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Car Safety Tips – It’s About More than Locking Your Doors!

I was making a visit late in the afternoon in a neighborhood that had a history of safety issues. It was unusual for me to visit at this time of day so I was a little apprehensive. I parked in front of the home, got out, and went to put my purse in the trunk. As I was closing the trunk, two young men 8270429104_7fb57e120b_z (1)walked by. One said to the other, “What’re you doing?” The other young man replied, “Oh nothing, just lookin’ for something to steal.” I quickly closed the trunk and headed up to the home. I knocked and no one answered. By then it was dusk. After knocking several times, I left a note on the door then headed back to my car, honestly kind of glad to be leaving.

The truth is, those young men were probably just messing with me, seeing a perfect opportunity to make someone uncomfortable. But what if they were serious? If they were, then I had just provided them with a prime target by making it very obvious where I was putting my valuables.

I’ve written about general safety tips for intervention visits before. In this post, I’m going to suggest some specific car safety tips that I learned over the years from safety trainings and the police.

Car Safety Tips

Store your purse, shopping bags, wallet, etc. BEFORE you leave the office – I’ve seen so many interventionists do what I did, or hide their valuables under their seats after they pull up to the home. Carrying your bag to the trunk offers the bad guys an easy opportunity to rob you en route to the trunk. They’ll also know you’ve put something there so might be more inclined to try to get in. On the other hand, hiding your valuables under the seat makes it awfully easy to access them should someone break into your car. Wherever you hide them, be sure to do it before leaving the office.

Don’t leave any valuables in view – Other than your purse or wallet, this also includes your briefcase, GPS, iPod, cell phone (which you should always take with you into the home), money, or even anything that looks like mail (which could be mistaken for a check).

Look under & around your car as you walk towards it – Survey the area, including looking under your car. It sounds scary but a police officer once told me that he’d seen an attacker hide under a car and grab the driver’s ankles to pull her down.

Park on the street rather than in the driveway – It’s harder to get blocked in and easier to leave when you park on the street. A colleague of mine once got blocked in a driveway by a group of young people and had to pretend to dial 911 and show her phone to get them to move.

Back in rather than pull in – If you have to park in a space or the driveway, back in so you can leave quickly if needed.

Park in a well-lit area close to the home – Keep the walk between the car and the home to a minimum and look for a space in a lighted, open area. Parking behind the apartment building in a dark alley – never a good idea.

Park in the visitor’s lot or get a parking pass – I remember parking in the lot in front of an apartment complex and being warned by the mother to move my car before it got towed. The lot was unmarked so I didn’t know it wasn’t allowed. There was a visitor’s lot across the street so I moved my car – just in time. If you have to park in a restricted area, look into getting a pass if possible.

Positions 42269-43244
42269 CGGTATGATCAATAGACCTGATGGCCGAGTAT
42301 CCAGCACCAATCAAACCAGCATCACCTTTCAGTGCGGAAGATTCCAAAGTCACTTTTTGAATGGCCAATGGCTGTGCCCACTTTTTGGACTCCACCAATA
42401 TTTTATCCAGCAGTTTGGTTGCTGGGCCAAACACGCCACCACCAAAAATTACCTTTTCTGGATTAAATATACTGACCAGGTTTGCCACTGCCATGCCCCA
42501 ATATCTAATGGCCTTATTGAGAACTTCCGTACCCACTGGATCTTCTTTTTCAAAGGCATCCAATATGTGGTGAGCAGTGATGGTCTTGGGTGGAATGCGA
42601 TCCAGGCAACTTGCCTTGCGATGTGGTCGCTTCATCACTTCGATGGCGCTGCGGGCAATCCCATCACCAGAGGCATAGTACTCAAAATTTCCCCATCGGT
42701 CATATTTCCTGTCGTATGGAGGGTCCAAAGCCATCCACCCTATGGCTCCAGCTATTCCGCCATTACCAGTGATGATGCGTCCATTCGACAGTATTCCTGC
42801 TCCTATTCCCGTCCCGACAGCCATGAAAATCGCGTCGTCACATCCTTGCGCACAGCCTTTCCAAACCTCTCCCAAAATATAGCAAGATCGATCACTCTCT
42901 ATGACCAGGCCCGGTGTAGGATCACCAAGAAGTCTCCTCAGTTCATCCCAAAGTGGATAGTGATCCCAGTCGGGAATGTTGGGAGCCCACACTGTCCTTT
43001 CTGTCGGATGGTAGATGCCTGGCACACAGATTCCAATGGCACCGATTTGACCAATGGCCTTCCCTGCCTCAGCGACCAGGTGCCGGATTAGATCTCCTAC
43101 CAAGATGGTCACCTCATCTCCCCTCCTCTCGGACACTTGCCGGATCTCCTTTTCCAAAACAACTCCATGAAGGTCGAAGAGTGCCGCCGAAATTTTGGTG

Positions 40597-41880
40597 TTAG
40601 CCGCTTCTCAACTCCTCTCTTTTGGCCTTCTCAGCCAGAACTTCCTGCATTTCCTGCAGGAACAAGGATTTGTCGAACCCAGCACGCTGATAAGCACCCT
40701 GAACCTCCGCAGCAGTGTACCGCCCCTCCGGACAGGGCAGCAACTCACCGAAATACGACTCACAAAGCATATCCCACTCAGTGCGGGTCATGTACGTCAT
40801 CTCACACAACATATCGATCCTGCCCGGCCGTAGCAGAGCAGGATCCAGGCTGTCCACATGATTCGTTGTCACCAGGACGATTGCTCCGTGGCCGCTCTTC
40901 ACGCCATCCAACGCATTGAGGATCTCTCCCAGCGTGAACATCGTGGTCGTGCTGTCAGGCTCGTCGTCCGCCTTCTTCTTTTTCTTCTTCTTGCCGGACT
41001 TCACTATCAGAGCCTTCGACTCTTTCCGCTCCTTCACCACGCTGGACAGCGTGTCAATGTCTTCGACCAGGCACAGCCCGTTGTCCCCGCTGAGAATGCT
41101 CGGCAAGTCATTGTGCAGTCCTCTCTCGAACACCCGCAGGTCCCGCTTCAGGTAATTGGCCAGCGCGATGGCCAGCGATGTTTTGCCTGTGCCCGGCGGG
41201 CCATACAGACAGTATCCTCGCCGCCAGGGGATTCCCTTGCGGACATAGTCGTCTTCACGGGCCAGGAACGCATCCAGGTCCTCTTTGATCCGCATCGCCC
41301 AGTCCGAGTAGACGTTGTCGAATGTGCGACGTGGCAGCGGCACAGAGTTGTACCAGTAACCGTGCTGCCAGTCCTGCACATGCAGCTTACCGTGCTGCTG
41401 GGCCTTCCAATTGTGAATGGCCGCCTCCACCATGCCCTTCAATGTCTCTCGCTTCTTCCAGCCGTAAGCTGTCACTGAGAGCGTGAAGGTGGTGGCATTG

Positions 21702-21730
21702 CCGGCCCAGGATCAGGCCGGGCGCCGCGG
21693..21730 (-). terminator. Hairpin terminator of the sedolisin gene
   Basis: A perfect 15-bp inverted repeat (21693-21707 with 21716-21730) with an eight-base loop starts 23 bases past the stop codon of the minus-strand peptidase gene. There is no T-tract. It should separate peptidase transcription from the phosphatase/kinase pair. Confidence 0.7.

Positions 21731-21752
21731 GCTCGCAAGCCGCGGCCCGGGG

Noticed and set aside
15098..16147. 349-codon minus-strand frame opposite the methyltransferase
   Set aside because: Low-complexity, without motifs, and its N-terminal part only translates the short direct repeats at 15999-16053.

Ask the family for advice on where to park – A colleague of mine once told me she had a parent who instructed her about where to park and what to do before she got out of the car. The parent knew it wasn’t safe for her to walk to the apartment by herself so they worked out a system where she would park on the street in sight of the apartment then call the mother who would come down and walk her in. Eventually, the neighbors got to know my friend and it wasn’t an issue but initially, she appreciated the parent’s thoughtfulness.

Car time is a huge part of everyday life as an early interventionist. Since safety issues aren’t unique to certain neighborhoods and can pop up at anytime, always be aware of your surroundings and lock your doors. Keep your car in good working condition, follow your instincts and be safe.

What other car safety tips can you suggest? What are your thoughts on driving agency vehicles – safer or not?

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A few more resources:

Home Visits: Tips and Resource for Making Safe and Effective Home Visits

Personal Safety for Visiting Professionals

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2 Comments to “Car Safety Tips – It’s About More than Locking Your Doors!”

  1. I like all of your tips, especially not to leave any valuables in plain view. I have also heard that it is a really bad idea to leave a spare key anywhere on your car. It is great for when you get locked out, but also an invitation for any would be thief to steal your car. The same goes for your house, don’t hide the spare anywhere near the door. It is better to have to call a locksmith than to make your car/house an easy target for thieves.

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